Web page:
Cellular NetworkConventionally, millimeter wave (mmW) frequency bands have been either largely overlooked or treated solely as real estate for wireless backhaul and personal indoor networks. That is mainly due to higher atmospheric attenuation loss, penetration losses, and increased absorption and scattering in rainy conditions. However, recent measurements indicate good outdoor short range coverage – of 200 meters on average – when using directive antenna beams, even when radio line of sight conditions are not met [1-3]. The propagation characteristics of mmW bands vary considerably depending on whether LOS or NLOS conditions are present. Since mmW signals experience low diffraction due to their small wavelength, LOS signals propagate in conditions similar to free space (a path loss exponent of 2 on average). NLOS signals, on the contrary, experience more significant losses and hence a pathloss exponent of 5.7 on average [3]. However, the NLOS pathloss exponent is significantly reduced when directing the Tx and Rx antenna beams towards each other. In order to overcome the increased pathloss at mmW frequencies, directional beamforming or beamsteering is used to generate narrow beams towards users. Since the required antenna size is inversely proportional to the operating frequency, mmW antenna arrays could encompass as much as 64-256 antenna elements at the base station and 4-12 elements on a mobile device. For example, the required antenna element length is about 0.5 cm at 28 GHz,whereas it is about 20 cm at 700 MHz. Figure 1 shows measurement results for the maximum coverage distance of a mmW systems operating at 28 GHz as a function of the pathloss exponent and the combined Tx-Rx antenna gains, where acceptable coverage is deemed to have an SNR of 10 dB and higher. Read more of this post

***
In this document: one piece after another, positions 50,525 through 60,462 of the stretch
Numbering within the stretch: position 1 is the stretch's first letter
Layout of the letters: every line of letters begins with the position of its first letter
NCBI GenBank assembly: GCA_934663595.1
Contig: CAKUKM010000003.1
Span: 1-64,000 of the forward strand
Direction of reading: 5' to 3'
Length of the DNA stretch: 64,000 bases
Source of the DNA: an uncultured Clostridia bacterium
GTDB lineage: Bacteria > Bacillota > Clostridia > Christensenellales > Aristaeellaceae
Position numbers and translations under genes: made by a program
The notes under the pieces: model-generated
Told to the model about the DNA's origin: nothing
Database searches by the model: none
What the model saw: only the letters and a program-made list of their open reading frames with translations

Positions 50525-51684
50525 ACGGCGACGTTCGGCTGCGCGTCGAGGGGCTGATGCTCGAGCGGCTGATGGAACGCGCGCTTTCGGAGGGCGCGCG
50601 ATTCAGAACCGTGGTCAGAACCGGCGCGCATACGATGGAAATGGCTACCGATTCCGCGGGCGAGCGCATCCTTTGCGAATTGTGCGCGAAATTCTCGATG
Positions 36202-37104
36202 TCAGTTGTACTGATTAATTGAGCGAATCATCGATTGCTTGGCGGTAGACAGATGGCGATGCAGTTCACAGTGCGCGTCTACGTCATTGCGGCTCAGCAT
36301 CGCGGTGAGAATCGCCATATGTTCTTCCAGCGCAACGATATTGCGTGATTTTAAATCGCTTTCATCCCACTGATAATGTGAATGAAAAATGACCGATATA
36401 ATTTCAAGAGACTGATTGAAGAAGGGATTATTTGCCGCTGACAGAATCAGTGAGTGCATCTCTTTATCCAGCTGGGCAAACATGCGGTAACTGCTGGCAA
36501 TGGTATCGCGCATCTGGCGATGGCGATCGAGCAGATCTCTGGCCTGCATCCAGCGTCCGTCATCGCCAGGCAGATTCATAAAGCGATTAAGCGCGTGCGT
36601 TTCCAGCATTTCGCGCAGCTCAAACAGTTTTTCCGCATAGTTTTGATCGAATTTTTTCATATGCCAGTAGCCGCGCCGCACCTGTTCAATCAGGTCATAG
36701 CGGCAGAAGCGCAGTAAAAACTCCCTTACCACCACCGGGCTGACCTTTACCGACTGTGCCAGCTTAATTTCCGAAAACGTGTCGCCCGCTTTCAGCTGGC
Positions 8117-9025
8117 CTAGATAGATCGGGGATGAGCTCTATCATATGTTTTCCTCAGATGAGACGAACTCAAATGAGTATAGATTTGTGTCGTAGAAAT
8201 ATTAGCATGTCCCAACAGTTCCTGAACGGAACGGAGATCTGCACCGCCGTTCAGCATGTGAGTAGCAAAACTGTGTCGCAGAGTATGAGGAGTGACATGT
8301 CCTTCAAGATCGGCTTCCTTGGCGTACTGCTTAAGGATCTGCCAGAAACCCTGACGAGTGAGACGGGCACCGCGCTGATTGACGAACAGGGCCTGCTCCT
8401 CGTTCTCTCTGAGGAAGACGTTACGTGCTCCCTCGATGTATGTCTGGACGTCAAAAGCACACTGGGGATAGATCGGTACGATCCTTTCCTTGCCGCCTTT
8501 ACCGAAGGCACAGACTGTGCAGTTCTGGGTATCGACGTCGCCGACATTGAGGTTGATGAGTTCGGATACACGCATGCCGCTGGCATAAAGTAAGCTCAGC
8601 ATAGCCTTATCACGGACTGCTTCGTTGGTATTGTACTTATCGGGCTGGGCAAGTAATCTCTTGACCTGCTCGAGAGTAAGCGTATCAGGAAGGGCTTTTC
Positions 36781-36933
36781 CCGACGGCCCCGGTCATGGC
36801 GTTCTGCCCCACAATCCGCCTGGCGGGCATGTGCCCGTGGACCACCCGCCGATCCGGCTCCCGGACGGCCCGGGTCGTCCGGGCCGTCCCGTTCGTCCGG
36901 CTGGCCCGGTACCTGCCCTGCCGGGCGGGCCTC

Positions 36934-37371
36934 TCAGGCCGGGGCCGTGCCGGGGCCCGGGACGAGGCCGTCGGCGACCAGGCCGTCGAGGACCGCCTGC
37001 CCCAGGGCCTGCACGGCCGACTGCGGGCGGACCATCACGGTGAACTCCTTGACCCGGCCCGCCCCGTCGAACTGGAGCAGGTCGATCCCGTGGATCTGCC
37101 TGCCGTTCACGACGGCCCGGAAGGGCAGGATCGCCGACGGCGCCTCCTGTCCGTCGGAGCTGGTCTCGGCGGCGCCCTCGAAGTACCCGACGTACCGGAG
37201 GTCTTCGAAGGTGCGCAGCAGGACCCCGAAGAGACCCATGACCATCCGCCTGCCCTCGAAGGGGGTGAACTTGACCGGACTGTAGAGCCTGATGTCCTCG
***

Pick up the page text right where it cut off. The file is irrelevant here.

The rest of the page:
Observations on MWC 2014 – My Takeaways

Saddlenode BifurcationIn a nutshell, the wireless industry keeps on getting broader and more bifurcated. This is the main trend that has been around for years and that will not stop. Communication is becoming truly pervasive. Opportunities and confusion are intermingled. To understand it all, one needs to cut across wider breadth and dive into greater depth to separate hype from reality. This is a challenge all in its own. Separating the real from the fake is harder than ever!

In this year’s edition, some of my observations are: Read more of this post

What Will 5G Be Like?

5GWe are still at the beginning of the 4G road – in fact some may argue that we did not even reach 4G… officially. Nevertheless, industry chatter on 5G is here. We at Xona Partners have put our thoughts together on what 5G can look like. We recently published a whitepaper on this topic leveraging our multidisciplinary background in different parts of the mobile network. The whitepaper be downloaded through our web site at this link.

I would really like to hear from you what you thoughts are on 5G, what it will be like, how and what it will be used for, and how we will evolve to realize that vision.  Drop me a comment and let’s start the conversation!